6 July 2012
Very good advice for event tweeting, focusing on the three phases of an event: before, during and after (a lot of people post stuff a few days after an event so if you're trying to capture stuff about said event don't 'shut things down' too soon). Also useful pointers on tools you can use on laptop or smartphone to autotweet the hashtag, eg I use Tweetchat on my laptop - sign in with Twitter and whenever you tweet in that window it automatically appends the hashtag, saving valuable seconds ;)

Added: 29 December 2011
22. a4u expo London Agenda
a4u expo
Date unknown
I came across this because of the MoreNiche affiliate marketing website which I keep a keen eye on (as they're selling a variety of products but are a bit shy about publishing the evidence for them) and spotted that their people go off and speak at events, including this expo. What impressed me about this was the prominence given to hashtags at the event - each session has its own hashtag and the top of the agenda has a banner which explains what a tag is and reminds people to check the session tag for each event they go to. Pretty good.

Added: 4 December 2011
21. How Twitter enhanced my conference experience
Mark Ryan
3 December 2011
Less about blogging at events and more about the social benefits that can arise from Twitter and blogs making it really easy for people who haven't yet met one another in real life to do so. Obviously these tools are helpful in discovering likeminded folk online in the first place.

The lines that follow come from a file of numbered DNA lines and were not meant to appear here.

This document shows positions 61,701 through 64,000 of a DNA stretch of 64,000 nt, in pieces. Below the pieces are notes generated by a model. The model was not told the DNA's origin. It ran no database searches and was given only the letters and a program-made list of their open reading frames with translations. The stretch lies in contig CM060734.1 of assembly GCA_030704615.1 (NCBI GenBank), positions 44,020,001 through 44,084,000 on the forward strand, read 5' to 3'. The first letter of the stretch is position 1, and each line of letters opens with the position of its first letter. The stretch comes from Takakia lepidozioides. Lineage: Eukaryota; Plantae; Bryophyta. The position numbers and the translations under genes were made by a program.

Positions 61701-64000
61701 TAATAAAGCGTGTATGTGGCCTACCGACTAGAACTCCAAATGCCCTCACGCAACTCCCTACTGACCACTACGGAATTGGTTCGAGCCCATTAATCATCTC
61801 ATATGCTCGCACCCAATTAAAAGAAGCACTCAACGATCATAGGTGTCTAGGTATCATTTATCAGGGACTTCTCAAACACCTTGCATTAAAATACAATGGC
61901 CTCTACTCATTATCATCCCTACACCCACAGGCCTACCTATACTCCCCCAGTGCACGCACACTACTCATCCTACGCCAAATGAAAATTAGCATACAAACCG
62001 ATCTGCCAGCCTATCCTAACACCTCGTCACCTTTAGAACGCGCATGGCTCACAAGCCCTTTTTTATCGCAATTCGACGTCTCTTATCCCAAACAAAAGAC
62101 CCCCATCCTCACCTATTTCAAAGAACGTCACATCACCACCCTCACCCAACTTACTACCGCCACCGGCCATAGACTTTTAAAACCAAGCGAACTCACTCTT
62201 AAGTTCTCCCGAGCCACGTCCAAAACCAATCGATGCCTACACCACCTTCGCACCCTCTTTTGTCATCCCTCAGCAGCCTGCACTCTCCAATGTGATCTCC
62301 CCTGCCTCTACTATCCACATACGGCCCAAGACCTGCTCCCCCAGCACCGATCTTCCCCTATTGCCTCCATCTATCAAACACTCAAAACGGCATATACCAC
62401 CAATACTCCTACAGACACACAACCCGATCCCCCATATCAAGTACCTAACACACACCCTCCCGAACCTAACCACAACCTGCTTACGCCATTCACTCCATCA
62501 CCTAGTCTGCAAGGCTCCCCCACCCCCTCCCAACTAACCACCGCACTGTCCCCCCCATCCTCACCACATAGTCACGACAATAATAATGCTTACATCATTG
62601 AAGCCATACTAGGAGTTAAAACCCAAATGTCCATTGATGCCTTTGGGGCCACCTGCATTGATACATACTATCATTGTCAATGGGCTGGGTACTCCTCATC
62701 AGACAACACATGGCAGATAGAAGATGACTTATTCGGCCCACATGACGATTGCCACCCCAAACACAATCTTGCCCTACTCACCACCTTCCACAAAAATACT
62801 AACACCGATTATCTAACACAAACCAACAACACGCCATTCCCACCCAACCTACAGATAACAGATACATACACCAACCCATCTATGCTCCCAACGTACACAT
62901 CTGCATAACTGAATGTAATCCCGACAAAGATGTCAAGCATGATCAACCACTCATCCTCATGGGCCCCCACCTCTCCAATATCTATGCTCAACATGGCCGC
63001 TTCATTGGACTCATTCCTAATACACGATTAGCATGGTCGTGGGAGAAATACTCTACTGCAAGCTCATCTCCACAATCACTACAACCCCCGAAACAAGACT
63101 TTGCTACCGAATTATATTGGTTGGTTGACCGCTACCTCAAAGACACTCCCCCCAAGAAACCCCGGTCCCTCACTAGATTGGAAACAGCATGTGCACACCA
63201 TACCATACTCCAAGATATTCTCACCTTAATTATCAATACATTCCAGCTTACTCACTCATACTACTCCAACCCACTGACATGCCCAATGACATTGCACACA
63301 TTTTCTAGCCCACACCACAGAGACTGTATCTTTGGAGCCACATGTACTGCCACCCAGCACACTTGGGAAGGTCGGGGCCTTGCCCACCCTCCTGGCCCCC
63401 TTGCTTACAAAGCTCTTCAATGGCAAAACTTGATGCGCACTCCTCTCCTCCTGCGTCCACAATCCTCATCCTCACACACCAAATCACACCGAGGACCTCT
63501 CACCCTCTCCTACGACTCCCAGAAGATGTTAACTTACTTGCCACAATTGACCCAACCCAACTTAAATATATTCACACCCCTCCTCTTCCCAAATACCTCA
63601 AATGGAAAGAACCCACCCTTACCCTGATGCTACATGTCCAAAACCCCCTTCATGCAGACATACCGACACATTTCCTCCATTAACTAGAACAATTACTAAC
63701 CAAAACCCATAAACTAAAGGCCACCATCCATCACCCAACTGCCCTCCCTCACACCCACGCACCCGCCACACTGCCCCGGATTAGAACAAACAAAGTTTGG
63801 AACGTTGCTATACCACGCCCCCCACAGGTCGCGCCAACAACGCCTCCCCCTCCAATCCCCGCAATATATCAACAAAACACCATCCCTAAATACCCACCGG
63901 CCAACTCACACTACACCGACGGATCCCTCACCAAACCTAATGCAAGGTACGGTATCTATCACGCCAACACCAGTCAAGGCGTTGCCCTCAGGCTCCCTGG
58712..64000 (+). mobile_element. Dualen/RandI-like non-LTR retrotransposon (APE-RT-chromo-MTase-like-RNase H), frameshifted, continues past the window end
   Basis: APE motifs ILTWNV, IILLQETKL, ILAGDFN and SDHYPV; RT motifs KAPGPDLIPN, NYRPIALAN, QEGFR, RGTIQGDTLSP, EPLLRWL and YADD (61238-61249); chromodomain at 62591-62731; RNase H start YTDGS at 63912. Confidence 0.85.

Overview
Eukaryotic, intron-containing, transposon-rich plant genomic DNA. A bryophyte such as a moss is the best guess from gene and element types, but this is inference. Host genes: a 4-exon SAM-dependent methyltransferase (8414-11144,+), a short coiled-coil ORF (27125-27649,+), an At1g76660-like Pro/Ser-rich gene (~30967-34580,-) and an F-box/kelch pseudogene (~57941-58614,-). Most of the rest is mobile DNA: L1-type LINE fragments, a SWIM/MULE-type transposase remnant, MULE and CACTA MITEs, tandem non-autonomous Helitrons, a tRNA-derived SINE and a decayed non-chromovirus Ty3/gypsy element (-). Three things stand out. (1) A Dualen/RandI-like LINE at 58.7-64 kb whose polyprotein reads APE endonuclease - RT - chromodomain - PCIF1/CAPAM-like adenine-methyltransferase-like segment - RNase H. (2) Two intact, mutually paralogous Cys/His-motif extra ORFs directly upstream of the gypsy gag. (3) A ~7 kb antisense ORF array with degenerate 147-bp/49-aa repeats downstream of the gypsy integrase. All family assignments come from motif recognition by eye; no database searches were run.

20. Say Hey to Hashtags and Handles
Susan Sawyer
25 October 2011
Good example of a conference getting everything nicely hooked up with the hashtag, delegates' twitter handles, good communication etc.

I think when I started this blog post back in Feb 2010 I was rather waiting for this sort of thing to become the norm. It probably has in the geekier / science-ier conferences, fingers crossed that this trickles to all the other conferences where delegates might like this sort of thing. Obviously I appreciate that some delegates don't give two hoots about tweeting and blogging etc :)

Added: 10 October 2011
19. Live tweeting an AGM: Lessons from @Campbel2412
28 September 2011
Practical advice for official events tweetists and how best to prepare and parcel up the workload. For example this particular hospital event had speakers whose photos were taken before their speech so that these could be sent out as they started, along with their name and job title. Good points made about linking to stuff on the organisational website (and a reminder to make sure in advance that pages you might want to link to are up to date). Also highlights practical things like being able to point to a page on parking information.

Also it is, as the blog curator has noted, rather well written - very clear. And it's written in precisely the sort of way that managers probably like the look of - what went well, what they'll do differently next time. Good template I should think.

Added: 9 June 2011
18. Wi-Fi checklist for unconference of hack-day organisers
Andy Mabbett aka @pigsonthewing
9 June 2011
How to make your delegates happy - pre-empt the most common conference Wi-Fi problems with this handy checklist. Repeatedly having to log in is no fun at all.

Added: 30 May 2011
17. Science Communication and Public Engagement: What Can Twitter Tell Us?
David Waldock
30 May 2011
Interesting look at the recording of tweets (by Storify in this case) and subsequent analysis of their content by Wordle.

"So, live Tweets, to me, represent the thinking of people as they are in the situation; there is no time to reflect, to consider meaning or to parse it into an alternate interpretation: a live Twitter feed can approximate being inside the mind of people present at an event, and you can bring a range of tools to bear on this record and use it to notice things which might not otherwise have been obvious."

Added: 1 August 2010
16. The Great ASCO Tweetup
Brian McGowan
1 July 2010